Grand juries do an important task within the criminal justice system.
They hear evidence from prosecutors and then decide whether a criminal complaint merits an indictment, which is a formal accusation of a crime that needs to be decided by the courts.
Now, though, the grand jury “system” has come under attack as it relates to special counsel Robert Mueller’s investigation into whether the Donald Trump campaigned had an improper relationship with Russian government hackers seeking to meddle in the 2016 presidential election.
Who are the attackers? I’ve heard it come from right-wing talking heads on conservative media outlets. For example, Sean Hannity of Fox News said the grand jury that Mueller has impaneled is inherently biased against Trump. Hannity echoes the president’s description of Mueller’s investigation as a “witch hunt.”
Fascinating, yes? Sure it is. These are the same fools who called for grand jury investigations into Hillary Rodham Clinton’s missing e-mails. This is the “lock her up!” crowd that didn’t give a damn about any presumption of innocence and wanted a grand jury to find a reason to imprison the former U.S. senator, secretary of state and 2016 Democratic Party presidential nominee.
These individuals make me want to puke.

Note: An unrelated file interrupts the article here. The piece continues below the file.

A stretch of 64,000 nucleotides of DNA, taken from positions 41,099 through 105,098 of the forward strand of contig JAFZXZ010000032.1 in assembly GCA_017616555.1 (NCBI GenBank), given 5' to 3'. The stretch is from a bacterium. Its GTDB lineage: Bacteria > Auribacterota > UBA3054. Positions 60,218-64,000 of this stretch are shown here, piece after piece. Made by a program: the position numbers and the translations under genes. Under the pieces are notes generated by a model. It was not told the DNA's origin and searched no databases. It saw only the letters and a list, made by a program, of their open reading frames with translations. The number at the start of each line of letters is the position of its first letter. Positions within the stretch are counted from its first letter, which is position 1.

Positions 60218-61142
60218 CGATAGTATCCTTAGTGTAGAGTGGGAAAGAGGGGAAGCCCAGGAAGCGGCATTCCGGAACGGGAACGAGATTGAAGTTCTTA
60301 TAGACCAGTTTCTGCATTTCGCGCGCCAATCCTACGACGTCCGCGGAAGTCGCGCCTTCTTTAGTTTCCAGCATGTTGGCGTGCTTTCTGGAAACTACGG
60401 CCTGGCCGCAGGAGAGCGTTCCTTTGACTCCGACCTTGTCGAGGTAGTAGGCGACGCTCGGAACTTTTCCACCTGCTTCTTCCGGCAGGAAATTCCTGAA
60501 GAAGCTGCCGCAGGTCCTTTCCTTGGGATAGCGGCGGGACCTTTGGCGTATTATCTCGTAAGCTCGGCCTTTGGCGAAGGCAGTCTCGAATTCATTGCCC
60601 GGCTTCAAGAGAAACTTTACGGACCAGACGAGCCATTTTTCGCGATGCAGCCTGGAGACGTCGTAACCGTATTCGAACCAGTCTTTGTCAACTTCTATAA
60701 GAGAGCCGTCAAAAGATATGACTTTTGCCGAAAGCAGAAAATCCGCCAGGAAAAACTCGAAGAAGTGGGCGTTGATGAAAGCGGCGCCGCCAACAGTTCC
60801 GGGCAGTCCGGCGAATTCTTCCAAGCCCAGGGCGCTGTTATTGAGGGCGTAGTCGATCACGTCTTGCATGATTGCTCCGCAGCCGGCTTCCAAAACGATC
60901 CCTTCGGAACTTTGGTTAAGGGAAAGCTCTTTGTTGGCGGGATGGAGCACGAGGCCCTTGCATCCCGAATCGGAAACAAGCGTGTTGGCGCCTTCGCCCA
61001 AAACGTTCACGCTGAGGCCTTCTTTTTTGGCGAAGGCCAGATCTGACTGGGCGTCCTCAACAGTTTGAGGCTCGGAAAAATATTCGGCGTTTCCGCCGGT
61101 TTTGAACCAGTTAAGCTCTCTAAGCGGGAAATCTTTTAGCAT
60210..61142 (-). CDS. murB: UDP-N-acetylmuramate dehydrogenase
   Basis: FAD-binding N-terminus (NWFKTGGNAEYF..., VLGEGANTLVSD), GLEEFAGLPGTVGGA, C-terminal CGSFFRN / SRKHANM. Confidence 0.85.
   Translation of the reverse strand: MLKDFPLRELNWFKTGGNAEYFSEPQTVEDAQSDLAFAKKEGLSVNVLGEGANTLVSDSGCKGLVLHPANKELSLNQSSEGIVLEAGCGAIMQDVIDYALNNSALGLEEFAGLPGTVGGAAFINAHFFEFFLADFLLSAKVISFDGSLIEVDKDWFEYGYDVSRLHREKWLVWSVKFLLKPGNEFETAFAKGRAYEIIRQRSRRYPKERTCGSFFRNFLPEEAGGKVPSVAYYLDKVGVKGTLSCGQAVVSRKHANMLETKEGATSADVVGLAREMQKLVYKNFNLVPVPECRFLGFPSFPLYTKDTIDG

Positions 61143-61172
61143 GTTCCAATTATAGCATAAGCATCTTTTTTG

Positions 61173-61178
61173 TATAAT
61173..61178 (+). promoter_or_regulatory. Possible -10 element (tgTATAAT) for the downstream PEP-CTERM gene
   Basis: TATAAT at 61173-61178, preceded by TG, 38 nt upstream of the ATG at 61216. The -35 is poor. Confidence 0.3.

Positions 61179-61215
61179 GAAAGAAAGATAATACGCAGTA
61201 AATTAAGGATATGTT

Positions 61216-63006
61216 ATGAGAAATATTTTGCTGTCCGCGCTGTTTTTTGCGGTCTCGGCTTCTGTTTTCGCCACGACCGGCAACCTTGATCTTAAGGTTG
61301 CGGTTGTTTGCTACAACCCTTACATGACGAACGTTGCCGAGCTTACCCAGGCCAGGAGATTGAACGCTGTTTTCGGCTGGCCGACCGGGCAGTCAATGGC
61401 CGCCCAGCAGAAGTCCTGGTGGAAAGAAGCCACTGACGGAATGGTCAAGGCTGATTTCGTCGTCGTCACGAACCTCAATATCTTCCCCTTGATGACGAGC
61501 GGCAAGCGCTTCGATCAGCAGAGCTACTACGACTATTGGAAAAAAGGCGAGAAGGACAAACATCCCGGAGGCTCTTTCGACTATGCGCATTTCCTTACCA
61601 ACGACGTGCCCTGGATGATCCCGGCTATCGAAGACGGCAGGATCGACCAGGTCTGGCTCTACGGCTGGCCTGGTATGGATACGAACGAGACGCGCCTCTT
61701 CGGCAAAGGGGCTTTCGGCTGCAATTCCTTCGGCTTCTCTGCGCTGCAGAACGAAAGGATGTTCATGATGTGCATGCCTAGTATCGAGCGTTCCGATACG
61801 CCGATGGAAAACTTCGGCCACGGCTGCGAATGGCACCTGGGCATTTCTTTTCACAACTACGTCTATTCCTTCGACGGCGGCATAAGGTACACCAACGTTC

I now want to say a few words about the grand jury system.
It’s not perfect, but it works. Indeed, I have some intimate knowledge of the Texas grand jury system. I served on a grand jury for three months here in Randall County. I was asked to serve by a jury commissioner who was picked by 181st District Judge John Board; the jury commissioner, a friend of mine, was tasked with finding qualified individuals to serve on a grand jury.
I eventually was seated on the grand jury and we met in Canyon each week. We heard complaints brought to us by law enforcement. It was an educational process to be sure. Did we indict every criminal suspect named in a complaint? Hardly.
We would hear from prosecutors who would explain the circumstances surrounding the complaint. We would ask questions of them, talk among ourselves and then decide whether to issue an indictment. It was clean, simple and most importantly, it was done honestly and in good faith.
Granted, the stakes involved in our list of hearings fall far, far, far short of what awaits the grand jury that will consider the assorted Donald J. Trump matters that Robert Mueller will bring forward.
It angers me in the extreme, though, to hear partisan, talking-head hacks disparage for political purposes a segment of our criminal justice system that can — and does — bring great value to the delivering of justice.
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